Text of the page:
An Iranian who booked two tickets in Pattaya for countrymen using stolen passports to board an ill-fated Malaysian Airlines jetliner has been placed on Thailand’s criminal watch list.
Frequent Thai tourist Alireza Kolmohammadi, 39, who has been booking tickets with South Pattaya’s Grand Horizon travel agency for years, is accused of supplying undocumented aliens with stolen passports to help them travel illegally to third countries. Immigration police have orders to arrest him on sight at any border crossing or airport.
Alireza Kolmohammadi has been placed on Thailand’s criminal watch list for booking two tickets in Pattaya for countrymen using stolen passports to board an ill-fated Malaysian Airlines jetliner.
Grand Horizon staffers said Kolmohammadi, 39, ordered tickets under the names of Italian national Luigi Maraldi and Austrian man Christian Kozel for seats on the MH370 flight that disappeared over the Gulf of Thailand March 8. Both men – still alive – had reported their passports stolen within the past two years. Maraldi, 27, is still living in Phuket.
Two unidentified Iranians used the passports to board the Kuala Lumpur to Beijing flight that remained missing almost a week later. A growing number of international media reports, citing unnamed investigators, said evidence increasingly points to someone taking over the plane, shutting down its communications system and flying for several more hours before crashing into Indian Ocean. Despite vehement denials of the western newspaper reports, Malaysian officials expanded the search area to the Indian Ocean March 13.
As many as five passengers aboard the doomed jet are believed to have traveled on stolen passports. When news broke that two of them booked in Pattaya, local police swooped down on both Grand Horizon and partner Six Star Travel Co. in Central Festival Pattaya Beach, which actually issued the tickets and sold them for 51,000 baht cash to Iranian Hashem Saheb Gharani Golestani, 51.
Police took Golestani, a 17-year Pattaya resident who runs a picture-framing business, in for questioning and searched his home March 11, but soon released him, saying there was no evidence he was connected to the stolen-passport ring or any terrorism.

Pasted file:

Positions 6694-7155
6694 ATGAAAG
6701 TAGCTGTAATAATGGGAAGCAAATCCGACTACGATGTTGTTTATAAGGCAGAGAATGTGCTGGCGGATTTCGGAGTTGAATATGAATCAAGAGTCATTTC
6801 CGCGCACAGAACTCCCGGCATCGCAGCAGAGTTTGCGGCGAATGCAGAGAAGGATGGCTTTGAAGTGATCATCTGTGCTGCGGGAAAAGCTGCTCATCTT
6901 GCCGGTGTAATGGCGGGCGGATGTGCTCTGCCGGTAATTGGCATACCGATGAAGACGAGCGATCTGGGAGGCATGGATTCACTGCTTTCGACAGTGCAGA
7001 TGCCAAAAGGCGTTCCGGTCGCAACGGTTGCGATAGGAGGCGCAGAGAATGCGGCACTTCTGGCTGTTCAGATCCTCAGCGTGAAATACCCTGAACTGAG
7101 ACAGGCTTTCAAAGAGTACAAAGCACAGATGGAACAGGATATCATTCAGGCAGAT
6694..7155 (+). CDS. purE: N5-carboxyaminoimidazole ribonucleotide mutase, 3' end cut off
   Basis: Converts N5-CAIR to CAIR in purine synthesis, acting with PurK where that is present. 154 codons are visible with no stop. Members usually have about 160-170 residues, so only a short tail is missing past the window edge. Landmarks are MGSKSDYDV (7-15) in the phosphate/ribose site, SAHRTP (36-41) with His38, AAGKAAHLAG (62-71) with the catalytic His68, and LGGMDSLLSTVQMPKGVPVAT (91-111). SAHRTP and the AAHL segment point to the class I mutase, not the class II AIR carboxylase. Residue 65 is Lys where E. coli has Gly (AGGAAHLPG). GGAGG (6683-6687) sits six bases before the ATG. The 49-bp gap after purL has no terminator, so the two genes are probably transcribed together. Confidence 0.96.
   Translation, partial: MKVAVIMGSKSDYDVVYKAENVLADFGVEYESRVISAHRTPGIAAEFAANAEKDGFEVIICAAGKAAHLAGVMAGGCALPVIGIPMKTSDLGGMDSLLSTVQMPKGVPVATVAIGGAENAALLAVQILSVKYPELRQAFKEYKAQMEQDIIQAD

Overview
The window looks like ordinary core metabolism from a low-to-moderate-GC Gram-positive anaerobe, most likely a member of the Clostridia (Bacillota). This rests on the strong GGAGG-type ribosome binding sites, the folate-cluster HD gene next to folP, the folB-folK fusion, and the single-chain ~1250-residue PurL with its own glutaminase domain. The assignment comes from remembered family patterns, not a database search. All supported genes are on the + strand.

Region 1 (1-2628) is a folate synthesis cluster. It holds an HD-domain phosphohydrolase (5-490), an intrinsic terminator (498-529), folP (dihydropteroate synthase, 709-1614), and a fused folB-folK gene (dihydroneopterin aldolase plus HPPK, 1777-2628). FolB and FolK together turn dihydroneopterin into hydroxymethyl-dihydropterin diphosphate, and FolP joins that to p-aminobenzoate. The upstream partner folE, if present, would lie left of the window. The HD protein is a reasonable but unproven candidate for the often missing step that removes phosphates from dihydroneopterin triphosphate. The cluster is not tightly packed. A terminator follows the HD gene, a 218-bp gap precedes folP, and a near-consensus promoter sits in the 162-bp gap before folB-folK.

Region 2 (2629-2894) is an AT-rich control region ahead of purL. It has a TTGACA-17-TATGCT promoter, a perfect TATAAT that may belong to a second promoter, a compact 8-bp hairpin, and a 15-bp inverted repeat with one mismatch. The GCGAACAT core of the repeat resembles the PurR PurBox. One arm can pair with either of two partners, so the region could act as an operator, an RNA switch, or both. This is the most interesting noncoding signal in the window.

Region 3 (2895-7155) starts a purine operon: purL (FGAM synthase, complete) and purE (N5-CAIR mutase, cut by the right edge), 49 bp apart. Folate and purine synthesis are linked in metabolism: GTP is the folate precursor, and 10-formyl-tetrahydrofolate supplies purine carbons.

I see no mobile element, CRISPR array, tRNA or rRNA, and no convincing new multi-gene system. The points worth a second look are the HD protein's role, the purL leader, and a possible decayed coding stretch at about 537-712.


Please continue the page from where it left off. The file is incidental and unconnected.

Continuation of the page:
International media also quoted both Interpol and Pattaya police officials as saying that Kolmohammadi is not suspected of any links to terrorists. He had originally booked the two Iranians on a different airline, then rebooked days later, asking travel agents for a cheaper flight.
His arrest warrant is related to human trafficking and stolen documents. Pattaya police Superintendent Col. Supachai Phuikaewkhum said the Iranian first traveled to Thailand in June 2012 and lived at the Royal Thai Residence on Thepprasit Soi 7 until departing for Tehran on Dec. 1.
Interpol officials in France were quoted last week saying that the two Iranian passengers also were “probably not terrorists.”
Investigators, however, saying someone – either a crewmember or passenger – took over MH370, “systematically” shutting down its radio and data-based communications system and likely flying up to four hours more before crashing, according to major newspapers in New York, Washington and London.
The HTMS Pattani, which initially helped search for the plane in the Straits of Malacca, was ordered to return to Sattahip for maintenance.